Former US ambassador to New Zealand Mark Gilbert, along with many of his countrymen, has a nose for a good wine. He attended a tasting of New Zealand and French pinot noir last year.

The most exported variety was sauvignon blanc, followed by pinot noir and chardonnay.

The recently passed Geographical Indications (Wine and Spirits) Registration Act would offer improved protection of New Zealand’s regional identities. The industry had also launched the sustainable winegrowing New Zealand continuous improvement extension programme to enhance the reputation of wines.

Of a total growing area of 37,129 hectares, sauvignon dominates at 22,085 ha, an increase of 685 ha from the year before. The second most popular variety was pinot noir, with 5653 ha, followed by chardonnay at 3203 ha and pinot gris (2469 ha).

Marlborough is overwhelmingly the largest region with 25,135 ha planted in vines, followed by Hawke’s Bay (4694 ha), Central Otago (1896 ha) and Canterbury/Waipara (1425 ha).

The number of wineries was 677; they reached a peak of 703 in 2012.

New Zealanders drank 40 million litres of imported wine during the past year, most of it Australian (29m litres), with the next two most popular French and Chilean.

The November Kaikoura earthquake damaged an estimated 20 per cent of Marlborough’s tank capacity, but by harvest time all of the lost capacity had been restored or replaced.

Green said the industry consulted with members on possible changes to export tasting requirements, with responses suggesting a rethink of export requirements was needed.

“We continue to believe more needs to be done in our export legislation to ensure that the same standards apply to every bottle of New Zealand wine, no matter where it is bottled,” Green said.

NZ Winegrowers were concerned at the Ministry for Primary Industries’ plan to take part of New Zealand Winegrowers’ wine export certification service contract in-house.

“We fought hard to retain the status quo, which has served our members well, and are disappointed with the level of industry consultation in MPI’s decision making process. If the service changes, we will be seeking guarantees from the government that the current speedy issuance of export eligibility statements will be protected, at no additional cost to members,” Green said.

In June the New Zealand Grape Growers Council and the Wine Institute of New Zealand finished as entities, replaced by a unified New Zealand Winegrowers.

New Zealand is now the only major wine producing nation with a single industry body, representing and advocating for the interests of its entire grape and wine industry.

The industry and the Government are working through a Primary Growth Partnership on research into lighter wine production and marketing. Last year retail sales reached $33.5m. The programme runs through to 2021, by which time $16.97m would have been spent on the partnership.

Organic wine production continues to flourish with more than 60 New Zealand wineries now making fully certified organic wines, and more still in the organic conversion process.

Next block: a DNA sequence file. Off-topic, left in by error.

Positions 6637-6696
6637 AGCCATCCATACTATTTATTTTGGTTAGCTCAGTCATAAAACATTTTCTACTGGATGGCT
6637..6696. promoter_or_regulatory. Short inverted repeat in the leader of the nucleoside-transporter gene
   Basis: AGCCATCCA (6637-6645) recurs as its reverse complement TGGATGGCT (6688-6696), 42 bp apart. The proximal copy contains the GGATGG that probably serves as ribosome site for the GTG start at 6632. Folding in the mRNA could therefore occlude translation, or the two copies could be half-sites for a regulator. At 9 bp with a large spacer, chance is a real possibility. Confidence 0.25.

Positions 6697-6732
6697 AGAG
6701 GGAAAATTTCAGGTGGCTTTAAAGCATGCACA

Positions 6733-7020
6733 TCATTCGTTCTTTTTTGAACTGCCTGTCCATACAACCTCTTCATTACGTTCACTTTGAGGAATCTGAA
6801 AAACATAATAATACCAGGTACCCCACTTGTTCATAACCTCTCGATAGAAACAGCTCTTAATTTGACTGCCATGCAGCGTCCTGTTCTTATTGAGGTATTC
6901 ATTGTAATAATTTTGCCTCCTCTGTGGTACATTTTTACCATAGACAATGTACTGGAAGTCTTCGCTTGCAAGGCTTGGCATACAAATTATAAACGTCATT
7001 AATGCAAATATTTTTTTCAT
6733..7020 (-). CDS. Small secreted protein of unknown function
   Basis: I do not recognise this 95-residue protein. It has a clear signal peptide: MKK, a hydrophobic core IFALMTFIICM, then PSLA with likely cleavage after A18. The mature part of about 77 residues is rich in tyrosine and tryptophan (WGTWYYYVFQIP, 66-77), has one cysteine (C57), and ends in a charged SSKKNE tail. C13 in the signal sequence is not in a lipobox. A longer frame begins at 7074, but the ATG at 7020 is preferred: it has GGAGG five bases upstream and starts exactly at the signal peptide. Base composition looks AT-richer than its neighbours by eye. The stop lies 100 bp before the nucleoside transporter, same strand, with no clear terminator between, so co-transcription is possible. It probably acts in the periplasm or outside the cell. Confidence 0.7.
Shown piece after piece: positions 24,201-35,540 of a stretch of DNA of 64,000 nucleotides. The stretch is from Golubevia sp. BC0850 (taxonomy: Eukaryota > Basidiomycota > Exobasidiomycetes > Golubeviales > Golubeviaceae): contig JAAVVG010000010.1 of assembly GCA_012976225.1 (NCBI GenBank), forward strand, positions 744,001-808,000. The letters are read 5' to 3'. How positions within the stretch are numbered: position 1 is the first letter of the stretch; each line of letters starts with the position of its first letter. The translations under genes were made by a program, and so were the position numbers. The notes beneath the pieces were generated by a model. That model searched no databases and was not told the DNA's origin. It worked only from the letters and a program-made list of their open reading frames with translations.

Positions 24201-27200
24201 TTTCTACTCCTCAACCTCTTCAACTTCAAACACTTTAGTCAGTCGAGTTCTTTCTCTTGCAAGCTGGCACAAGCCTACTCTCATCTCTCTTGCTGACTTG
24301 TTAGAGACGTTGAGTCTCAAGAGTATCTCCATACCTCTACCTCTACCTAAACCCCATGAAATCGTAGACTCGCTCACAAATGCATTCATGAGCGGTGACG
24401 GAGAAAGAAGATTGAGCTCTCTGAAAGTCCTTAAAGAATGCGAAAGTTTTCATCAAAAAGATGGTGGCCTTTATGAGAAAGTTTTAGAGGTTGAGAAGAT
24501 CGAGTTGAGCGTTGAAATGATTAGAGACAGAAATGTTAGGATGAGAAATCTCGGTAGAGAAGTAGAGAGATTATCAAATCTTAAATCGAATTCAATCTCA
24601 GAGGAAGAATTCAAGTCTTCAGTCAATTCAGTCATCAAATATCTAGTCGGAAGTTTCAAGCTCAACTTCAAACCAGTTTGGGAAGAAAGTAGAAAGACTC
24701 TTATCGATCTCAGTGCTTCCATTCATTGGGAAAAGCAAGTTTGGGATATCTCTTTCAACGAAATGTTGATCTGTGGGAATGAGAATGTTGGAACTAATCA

Wine is New Zealand’s fifth largest goods export.

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Giesen’s Wines – June 2017

June is always a challenging month for arranging a wine tasting as the weather can be adverse and once we get home, often means that we can be reluctant to leave again. Last month’s tasting was like that with a really unpleasant Wellington day.

Still, 28 hearty souls made it to our tasting that night and were rewarded with an excellent presentation from Richard Macdonald. Richard’s knowledge of Giesen and their product was insightful as he led us through 3 whites, 3 reds and a Rose.

This Rose was delightful, even on a cold wintery night with good fruit and a soft lingering taste. Interestingly it was also the wine most ordered on the night. Other wines enjoyed, if the orders are anything to go by, were the 2014 Brothers Gewürztraminer and 2013 Brothers Pinot Noir. This latter wine also provided a reminder that Marlborough vineyards with a touch of age are now beginning to provide pinots that a real value for money as their quality begins to match their cousins from Martinborough and Central Otago.

Another wine to surprise on the night was the Organic Sauvignon Blanc that was used as our meet and greet wine. This had great fruit flavour without that aggressive grassy nose that many other SBs from this region often have, well to me anyway, and consequently, I very much enjoyed it as our starter for the evening.

The whites ended with the much celebrated 2014 Fuder Clayvin Chardonnay. Fuder, refers to the type of barrel used. It’s much larger than what we normally see in NZ and its purpose to evolve the texture of the wine without overpowering it with oak. It certainly did this for me and with its full body and slightly citrus notes, it was a wine that I had been really looking forward to tasting, given it had won Elite Gold at the 2016 Air NZ Wine Awards. The only disappointment was that I could not afford the $50 order form cost, despite its discounted value, as I decided to purchase the 2012 Eight Songs Shiraz instead.